How Long Does the Flu Last?

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  • Together with the cold weather, fall and winter also beckons flu season, with many people coughing and sneezing wherever you turn. Flu, or influenza, affects about 5 percent to 20 percent of the American population per year, which translates to about 10.4 billion of medical expenses annually
  • The peak of an influenza infection usually comes with severe symptoms that can persist for two to three days, but they usually go away after that period. Milder symptoms, such as fatigue and colds, may persist for seven days or more

Together with the cold weather, fall and winter also beckons flu season, with many people coughing and sneezing wherever you turn. Flu, or influenza, affects around 5 percent to 20 percent of the American population per year, which translates to roughly 10.4 billion dollars of medical expenses annually.1 Aside from the medical expenses, influenza season also means missed schooldays and workdays.

If you’re currently battling a bout of flu, a couple of questions come to mind: How long does this usually last and what can you do to recover fast? This article will answer these questions, plus provide other helpful facts and tips to get you through flu season.

What Are the Symptoms of the Flu?

Flu symptoms usually appear one to four days after your exposure to the influenza virus. You’ll first start running a fever, which may sometimes be accompanied by chills. The symptoms typically get worse a few days or hours in. If you’re starting to feel sick and you’re quite sure that you’ve come across a person with the flu, here are some of the symptoms that you should be on the lookout for:2

In rare cases, the flu may make you more susceptible to a number of complications, including viral or bacterial pneumonia, dehydration and sinus infections. People who are at risk of suffering from these complications are usually children, adults over 65 years of age, people with compromised immune systems and pregnant women.3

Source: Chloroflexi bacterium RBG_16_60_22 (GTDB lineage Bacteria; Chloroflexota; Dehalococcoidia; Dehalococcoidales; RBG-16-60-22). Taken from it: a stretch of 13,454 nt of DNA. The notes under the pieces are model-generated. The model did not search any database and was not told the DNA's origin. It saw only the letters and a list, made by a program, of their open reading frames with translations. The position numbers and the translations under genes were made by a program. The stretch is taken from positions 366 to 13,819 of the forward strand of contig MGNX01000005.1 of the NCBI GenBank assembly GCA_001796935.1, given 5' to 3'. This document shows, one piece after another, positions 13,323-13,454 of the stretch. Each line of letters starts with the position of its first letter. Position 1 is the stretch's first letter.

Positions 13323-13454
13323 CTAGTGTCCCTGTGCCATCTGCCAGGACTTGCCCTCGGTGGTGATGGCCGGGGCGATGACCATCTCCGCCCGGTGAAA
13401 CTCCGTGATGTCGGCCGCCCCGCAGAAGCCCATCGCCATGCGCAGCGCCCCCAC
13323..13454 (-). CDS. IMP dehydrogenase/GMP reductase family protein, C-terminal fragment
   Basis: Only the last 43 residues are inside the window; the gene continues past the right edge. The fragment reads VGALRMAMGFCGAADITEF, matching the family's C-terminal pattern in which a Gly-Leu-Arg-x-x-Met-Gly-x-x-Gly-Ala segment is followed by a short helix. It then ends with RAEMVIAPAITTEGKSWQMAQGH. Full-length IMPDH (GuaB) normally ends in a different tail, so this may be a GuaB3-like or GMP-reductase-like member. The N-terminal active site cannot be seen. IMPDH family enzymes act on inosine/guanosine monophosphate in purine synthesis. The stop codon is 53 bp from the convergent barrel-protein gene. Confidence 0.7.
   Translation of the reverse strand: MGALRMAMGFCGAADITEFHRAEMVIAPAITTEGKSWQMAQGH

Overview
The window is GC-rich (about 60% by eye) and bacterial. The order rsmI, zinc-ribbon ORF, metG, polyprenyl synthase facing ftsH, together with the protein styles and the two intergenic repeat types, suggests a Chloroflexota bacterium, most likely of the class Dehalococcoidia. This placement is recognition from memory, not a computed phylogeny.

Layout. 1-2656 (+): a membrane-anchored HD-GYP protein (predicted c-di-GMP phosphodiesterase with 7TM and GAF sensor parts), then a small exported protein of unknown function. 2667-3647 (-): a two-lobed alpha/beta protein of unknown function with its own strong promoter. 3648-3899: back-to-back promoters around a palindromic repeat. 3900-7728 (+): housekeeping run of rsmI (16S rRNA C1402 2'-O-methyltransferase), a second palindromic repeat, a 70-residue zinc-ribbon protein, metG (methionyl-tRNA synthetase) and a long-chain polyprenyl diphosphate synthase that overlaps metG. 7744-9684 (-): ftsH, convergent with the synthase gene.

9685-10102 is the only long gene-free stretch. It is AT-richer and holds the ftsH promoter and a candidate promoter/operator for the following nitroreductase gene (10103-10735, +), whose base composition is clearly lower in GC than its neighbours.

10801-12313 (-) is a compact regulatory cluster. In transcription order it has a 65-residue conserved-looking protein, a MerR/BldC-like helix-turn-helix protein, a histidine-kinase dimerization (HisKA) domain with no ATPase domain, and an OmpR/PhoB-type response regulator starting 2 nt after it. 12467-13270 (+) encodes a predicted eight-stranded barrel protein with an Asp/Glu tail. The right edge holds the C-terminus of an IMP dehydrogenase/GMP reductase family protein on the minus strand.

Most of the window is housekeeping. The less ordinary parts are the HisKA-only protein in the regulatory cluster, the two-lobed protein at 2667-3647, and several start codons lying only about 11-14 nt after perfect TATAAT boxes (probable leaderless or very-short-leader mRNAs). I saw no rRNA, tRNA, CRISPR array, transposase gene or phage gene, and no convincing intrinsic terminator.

If you experience shortness of breath, severe earache, bloody phlegm, or you start coughing up yellow, green or brown sputum, seek the advice of a health professional. This will ensure that you’re not suffering from another condition or a complication brought on by your weakened state. Early treatment of these complications will help reduce the risk for any serious repercussions.4

What Causes the Flu?

The flu is caused by an influenza virus infection. There are three types of influenza virus, namely types A, B and C. Types A and B are mostly responsible for influenza outbreaks, with Type C responsible for milder cases of colds. Type A influenza viruses usually develop different strains, with the H1N1 being one of the latest strains. This type of virus is mostly responsible for pandemics.5

The influenza virus is transmitted when air droplets from a sick person are inhaled by an uninfected person. These air droplets are usually expelled when the infected person coughs or sneezes. The virus may be spread through direct physical contact, such as kissing, or by sharing personal items like handkerchiefs.6

How Long Does the Flu Normally Last?

After you are exposed to the virus, you may start feeling sick between one to four days later, with the influenza symptoms persisting for a few days before you start feeling better. The peak of an influenza infection usually comes with severe symptoms that can persist for two to three days, but they typically subside after that period. Milder symptoms, such as fatigue and colds, may persist for seven days or more. In some cases, flu symptoms may last for one to two weeks after the onset.7

Influenza fever in both adults and children generally lasts around three to four days. If your or your child’s fever doesn’t go down after the fourth day or it reaches a temperature above 103 degrees Fahrenheit, consult a doctor immediately.8

How Can You Treat Influenza?

The most common flu treatment that people are familiar with are antiviral medications, such as Tamiflu. However, flu medications may expose you to a variety of side effects, such as nausea, vomiting and diarrhea.9 If you’re currently suffering from the flu or you’re tasked with caring for a sick loved one, there are numerous ways that you can expedite recovery. Here are a few tips you can follow to start the healing process: